• Ch. ix.: Regulations concerning objects which are contained within other objects (e.g., liquids held in sponges), which come within the area contaminated by an unclean vessel, or which are in a tent containing a dead body.
  • Ch. x.: Vessels which, by means of a cover fastened over them (comp. Num. xix. 15), protect their contents from defilement (§§ 1, 7-8). How such a cover must be secured to the vessel (§§ 2-6).
  • Ch. xi.-xiii.: Metal vessels that can be defiled and metal vessels that can not.
Metal Vessels.
  • Ch. xiv.: How large metal vessels must be before they are liable to defilement (§ 1). Other kinds of metal utensils, some of which can become unclean, while others can not (§§ 2-6). When a metal vessel that has been broken becomes clean again (§§ 7-8).
  • Ch. xv.: The shapes and sizes in vessels of wood, leather, bone, and glass which render them liable to defilement. In this connection it is stated that all copies of the Scriptures, with the exception of that in the forecourt of the Temple, rendered the hands unclean.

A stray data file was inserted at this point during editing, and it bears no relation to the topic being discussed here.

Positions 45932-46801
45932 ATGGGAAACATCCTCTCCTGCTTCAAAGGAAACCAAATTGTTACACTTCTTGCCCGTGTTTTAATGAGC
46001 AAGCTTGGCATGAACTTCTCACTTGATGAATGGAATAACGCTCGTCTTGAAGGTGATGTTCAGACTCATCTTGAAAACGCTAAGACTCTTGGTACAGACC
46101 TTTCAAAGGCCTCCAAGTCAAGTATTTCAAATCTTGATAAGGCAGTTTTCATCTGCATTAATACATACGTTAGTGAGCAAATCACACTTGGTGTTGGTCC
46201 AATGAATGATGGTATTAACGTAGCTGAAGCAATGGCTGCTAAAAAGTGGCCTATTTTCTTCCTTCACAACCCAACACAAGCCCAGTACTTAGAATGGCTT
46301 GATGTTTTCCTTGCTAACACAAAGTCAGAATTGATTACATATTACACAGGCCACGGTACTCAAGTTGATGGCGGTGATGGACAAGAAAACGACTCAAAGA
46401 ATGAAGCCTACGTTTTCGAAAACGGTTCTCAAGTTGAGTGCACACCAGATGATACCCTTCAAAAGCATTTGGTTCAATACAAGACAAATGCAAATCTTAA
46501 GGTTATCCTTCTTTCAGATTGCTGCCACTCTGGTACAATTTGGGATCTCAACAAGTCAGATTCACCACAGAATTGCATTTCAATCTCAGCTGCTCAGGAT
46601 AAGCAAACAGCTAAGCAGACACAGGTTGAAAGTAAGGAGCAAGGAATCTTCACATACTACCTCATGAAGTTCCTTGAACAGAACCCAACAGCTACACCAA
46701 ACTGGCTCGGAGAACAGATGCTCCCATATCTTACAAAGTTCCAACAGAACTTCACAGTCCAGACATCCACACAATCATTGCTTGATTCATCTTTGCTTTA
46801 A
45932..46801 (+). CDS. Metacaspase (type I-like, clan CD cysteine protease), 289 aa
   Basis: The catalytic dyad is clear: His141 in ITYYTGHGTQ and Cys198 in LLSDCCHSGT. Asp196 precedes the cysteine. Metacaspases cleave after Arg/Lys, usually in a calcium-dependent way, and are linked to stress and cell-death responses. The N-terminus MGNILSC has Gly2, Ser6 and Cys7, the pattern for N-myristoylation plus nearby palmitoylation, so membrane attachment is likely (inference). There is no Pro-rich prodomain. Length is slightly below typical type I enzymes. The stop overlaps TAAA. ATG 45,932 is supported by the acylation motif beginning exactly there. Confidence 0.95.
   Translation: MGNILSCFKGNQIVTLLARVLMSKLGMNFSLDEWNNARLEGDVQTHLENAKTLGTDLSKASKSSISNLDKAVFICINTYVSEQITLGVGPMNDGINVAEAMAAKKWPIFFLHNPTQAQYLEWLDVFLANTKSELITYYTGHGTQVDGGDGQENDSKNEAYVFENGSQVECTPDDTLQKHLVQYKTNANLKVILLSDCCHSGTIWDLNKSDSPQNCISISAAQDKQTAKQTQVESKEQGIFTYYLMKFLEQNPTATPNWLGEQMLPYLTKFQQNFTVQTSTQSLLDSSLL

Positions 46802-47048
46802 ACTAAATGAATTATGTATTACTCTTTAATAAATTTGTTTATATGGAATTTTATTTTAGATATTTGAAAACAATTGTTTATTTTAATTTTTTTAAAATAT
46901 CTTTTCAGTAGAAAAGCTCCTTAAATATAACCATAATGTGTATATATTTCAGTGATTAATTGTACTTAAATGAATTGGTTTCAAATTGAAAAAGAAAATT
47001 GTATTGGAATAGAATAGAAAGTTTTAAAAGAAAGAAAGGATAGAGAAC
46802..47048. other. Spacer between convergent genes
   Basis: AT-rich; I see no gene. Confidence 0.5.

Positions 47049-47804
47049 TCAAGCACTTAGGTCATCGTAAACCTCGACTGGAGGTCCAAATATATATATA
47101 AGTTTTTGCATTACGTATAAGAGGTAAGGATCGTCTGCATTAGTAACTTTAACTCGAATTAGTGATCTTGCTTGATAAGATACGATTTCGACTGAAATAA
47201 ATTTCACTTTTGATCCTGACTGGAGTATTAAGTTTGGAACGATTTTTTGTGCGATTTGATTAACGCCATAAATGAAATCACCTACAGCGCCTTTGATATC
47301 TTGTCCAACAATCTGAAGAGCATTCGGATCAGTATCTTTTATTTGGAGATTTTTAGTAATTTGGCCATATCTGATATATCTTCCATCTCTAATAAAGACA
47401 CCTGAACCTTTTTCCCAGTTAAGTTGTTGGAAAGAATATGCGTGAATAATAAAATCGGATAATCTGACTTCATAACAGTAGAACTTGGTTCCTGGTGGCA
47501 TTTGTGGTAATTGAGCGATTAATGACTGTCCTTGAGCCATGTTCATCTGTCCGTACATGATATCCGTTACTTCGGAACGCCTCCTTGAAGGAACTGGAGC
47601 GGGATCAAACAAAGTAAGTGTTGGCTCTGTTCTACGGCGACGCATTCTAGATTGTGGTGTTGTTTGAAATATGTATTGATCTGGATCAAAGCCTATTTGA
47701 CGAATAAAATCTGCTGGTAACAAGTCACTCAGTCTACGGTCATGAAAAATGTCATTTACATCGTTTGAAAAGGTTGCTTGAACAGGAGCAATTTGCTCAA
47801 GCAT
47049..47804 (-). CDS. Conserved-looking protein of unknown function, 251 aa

• Ch. xvi.: The period of time after which various wooden utensils may become unclean (§§ 1-3); the period after which various utensils of leather may become unclean (§ 4). An enumeration of different utensils, some of which can become unclean, while others can not (§§ 5-8).
  • Ch. xvii.: The size of the hole in various utensils which will render them clean. The dates, olives, pomegranates, etc., used as measures must be of medium size (§§ 1-8). In this connection it is noted that both cubit measures in the Temple were larger than those in use at the time of Moses (§ 9). Further details concerning measures (§§ 10-12). Vessels made from the skins of marine animals, excepting the seal, can not become unclean (§ 13). Other utensils. Regarding utensils made for purposes of deceit, R. Johanan b. Zakkai says: "Wo is me if I mention these things [because many may thus learn how they are made]! Wo is me if I mention them not [because it must be known how such utensils are to be used to avoid defilement]!"
Beds and Furniture.
  • Ch. xviii.-xx.: Beds and other objects which may become unclean through "midras" (i.e., through lying, sitting, or stepping upon them), and the various utensils which may become unclean in other ways.